Mark Zuckerberg, America’s youngest billionaire at 26, has not spent much money on himself. Forbes estimates his fortune at $6.9 billion, but Mr. Zuckerberg, chief executive of Facebook, has yet to sell any sizable portion of his holdings in the company.
He rents an unremarkable house within walking distance of Facebook’s headquarters here. He favors jeans and T-shirts, drives an Acura and, unlike many other technology moguls, does not own a private plane.
On Friday, Mr. Zuckerberg announced his biggest expenditure to date: a $100 million grant aimed at improving public education in Newark, in partnership with Cory A. Booker, the city’s mayor, and Chris Christie, New Jersey’s governor.
Mr. Zuckerberg’s gift, which he announced during an appearance with Mr. Booker and Mr. Christie on “The Oprah Winfrey Show,” instantly propelled him to the top echelons of American philanthropy and made him something of a hero.
But there is a competing version of Mr. Zuckerberg’s public persona, one that is on display in the film “The Social Network,” a fictionalized story of Facebook’s founding that paints him as a backstabbing college student who betrayed friends and partners to assert control over Facebook.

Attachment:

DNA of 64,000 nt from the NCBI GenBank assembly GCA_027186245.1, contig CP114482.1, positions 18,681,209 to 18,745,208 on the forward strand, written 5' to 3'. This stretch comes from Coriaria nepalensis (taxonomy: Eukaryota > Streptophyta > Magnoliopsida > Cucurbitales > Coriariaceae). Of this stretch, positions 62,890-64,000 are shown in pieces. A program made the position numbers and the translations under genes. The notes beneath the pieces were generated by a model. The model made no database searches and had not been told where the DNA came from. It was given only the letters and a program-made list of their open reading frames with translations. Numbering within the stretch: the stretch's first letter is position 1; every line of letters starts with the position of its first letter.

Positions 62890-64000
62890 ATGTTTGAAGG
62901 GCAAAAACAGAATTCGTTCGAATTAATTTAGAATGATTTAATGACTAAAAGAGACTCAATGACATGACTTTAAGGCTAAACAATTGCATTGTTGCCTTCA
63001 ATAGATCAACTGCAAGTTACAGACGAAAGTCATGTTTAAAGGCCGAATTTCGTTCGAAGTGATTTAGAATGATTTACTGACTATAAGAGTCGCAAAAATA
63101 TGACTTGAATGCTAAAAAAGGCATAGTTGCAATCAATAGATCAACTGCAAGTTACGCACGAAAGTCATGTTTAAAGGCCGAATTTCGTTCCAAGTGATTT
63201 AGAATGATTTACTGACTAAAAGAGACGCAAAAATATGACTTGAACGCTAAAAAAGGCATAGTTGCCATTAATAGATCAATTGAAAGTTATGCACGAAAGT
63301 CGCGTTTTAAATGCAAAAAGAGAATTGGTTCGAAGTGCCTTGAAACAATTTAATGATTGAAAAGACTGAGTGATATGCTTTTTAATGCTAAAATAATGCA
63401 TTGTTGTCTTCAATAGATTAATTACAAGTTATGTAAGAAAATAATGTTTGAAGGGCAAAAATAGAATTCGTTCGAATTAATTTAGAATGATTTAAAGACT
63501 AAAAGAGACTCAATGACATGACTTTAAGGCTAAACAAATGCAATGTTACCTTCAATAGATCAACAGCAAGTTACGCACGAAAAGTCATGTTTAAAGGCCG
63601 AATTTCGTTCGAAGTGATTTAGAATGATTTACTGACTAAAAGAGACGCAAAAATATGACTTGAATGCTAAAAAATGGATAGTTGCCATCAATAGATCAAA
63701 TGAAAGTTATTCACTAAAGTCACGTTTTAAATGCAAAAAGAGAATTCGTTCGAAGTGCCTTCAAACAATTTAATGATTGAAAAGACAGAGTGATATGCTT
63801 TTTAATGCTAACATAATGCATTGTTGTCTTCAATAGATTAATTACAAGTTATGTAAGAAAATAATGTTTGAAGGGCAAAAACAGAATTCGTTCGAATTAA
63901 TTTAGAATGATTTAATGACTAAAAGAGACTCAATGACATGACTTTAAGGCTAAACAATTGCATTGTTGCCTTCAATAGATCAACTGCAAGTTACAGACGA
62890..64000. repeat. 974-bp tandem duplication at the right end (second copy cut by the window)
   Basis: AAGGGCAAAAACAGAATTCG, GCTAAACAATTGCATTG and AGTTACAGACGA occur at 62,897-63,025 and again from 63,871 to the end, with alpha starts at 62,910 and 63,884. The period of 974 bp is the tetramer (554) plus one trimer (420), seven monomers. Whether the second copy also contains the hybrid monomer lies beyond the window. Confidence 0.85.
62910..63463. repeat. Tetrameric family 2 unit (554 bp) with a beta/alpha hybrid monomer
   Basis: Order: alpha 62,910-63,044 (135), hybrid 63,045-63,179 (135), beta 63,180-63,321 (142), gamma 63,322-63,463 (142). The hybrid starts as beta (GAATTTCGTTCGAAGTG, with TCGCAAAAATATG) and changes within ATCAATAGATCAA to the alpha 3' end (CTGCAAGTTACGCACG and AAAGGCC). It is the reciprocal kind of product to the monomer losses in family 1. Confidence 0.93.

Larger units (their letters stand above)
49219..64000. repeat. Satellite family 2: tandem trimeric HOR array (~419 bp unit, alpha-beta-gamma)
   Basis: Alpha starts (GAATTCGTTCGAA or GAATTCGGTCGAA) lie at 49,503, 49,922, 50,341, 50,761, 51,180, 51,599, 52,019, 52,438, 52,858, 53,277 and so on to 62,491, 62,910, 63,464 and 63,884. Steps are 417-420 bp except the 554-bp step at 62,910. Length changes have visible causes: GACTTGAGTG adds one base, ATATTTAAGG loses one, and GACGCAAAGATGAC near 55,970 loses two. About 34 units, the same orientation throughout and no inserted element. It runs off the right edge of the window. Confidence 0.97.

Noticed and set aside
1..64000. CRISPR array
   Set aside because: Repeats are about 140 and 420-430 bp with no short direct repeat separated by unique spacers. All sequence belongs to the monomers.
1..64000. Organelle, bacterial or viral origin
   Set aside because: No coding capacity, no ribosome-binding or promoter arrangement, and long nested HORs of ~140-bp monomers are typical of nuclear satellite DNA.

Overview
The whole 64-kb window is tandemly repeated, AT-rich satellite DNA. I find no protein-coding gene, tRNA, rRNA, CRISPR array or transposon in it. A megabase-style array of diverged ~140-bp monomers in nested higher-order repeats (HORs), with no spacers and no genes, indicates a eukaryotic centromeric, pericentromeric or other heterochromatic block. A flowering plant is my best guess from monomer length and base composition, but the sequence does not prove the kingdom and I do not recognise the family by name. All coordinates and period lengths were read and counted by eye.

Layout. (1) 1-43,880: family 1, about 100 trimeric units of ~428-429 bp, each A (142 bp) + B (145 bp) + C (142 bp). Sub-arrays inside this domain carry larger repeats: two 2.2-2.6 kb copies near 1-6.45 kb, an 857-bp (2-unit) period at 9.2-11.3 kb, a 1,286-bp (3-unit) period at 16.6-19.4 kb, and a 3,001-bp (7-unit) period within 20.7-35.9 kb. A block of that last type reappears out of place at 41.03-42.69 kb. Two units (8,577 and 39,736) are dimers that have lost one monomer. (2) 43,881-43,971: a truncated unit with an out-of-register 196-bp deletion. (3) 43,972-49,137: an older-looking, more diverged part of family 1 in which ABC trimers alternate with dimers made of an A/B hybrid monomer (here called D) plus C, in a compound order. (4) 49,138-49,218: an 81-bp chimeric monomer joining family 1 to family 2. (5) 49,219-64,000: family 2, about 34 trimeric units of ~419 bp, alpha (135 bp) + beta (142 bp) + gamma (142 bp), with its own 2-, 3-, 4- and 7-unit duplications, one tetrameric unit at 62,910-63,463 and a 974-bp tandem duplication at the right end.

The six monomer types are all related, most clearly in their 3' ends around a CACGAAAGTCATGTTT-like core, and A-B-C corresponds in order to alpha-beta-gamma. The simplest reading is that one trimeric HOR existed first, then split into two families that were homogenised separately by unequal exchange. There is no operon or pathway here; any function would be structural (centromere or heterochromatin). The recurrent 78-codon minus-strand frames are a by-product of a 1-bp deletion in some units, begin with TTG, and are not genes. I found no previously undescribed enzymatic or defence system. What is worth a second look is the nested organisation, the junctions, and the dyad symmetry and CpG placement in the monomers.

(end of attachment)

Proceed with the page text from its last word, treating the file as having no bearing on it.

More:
The movie had its premiere on Friday at the New York Film Festival, just hours after Mr. Zuckerberg announced his philanthropic endeavor. And the timing of the gift raised questions as to whether Mr. Zuckerberg was simply trying to burnish his image at a difficult time.
“I don’t think anybody gives $100 million to anything if they are not thinking to some degree how it sheds light on their beneficence,” said David Kirkpatrick, the author of a recent book about the company called “The Facebook Effect.” “Otherwise they give anonymously.”
Mr. Zuckerberg says he was hoping to do just that. On the Oprah show and in a later press conference, Mr. Zuckerberg and Mr. Booker both said that the Facebook co-founder wanted to make his gift anonymous. But Mr. Booker persuaded him that the grant, which challenges New Jersey officials to raise matching funds, would be more effective if his name was attached to it. And they said that the timing was driven by factors out of their control.
“The movie became a complication,” Mr. Booker said, because of the risk that the public would view the gift as “an elaborate publicity stunt.”
Indeed, the announcement on the Oprah show, which showed clips of Mr. Zuckerberg and his longtime girlfriend Priscilla Chan in their home, was linked to a different movie, a documentary about public education called “Waiting for Superman” that opened Friday and that Ms. Winfrey has promoted for much of the last week.
Mr. Zuckerberg said that the $100 million would be used to start a new foundation called Startup: Education. The entire gift is earmarked for Newark and comes with no strings attached, giving “flexibility to try out new things,” he said.
Mr. Zuckerberg’s gift was praised in the philanthropy world.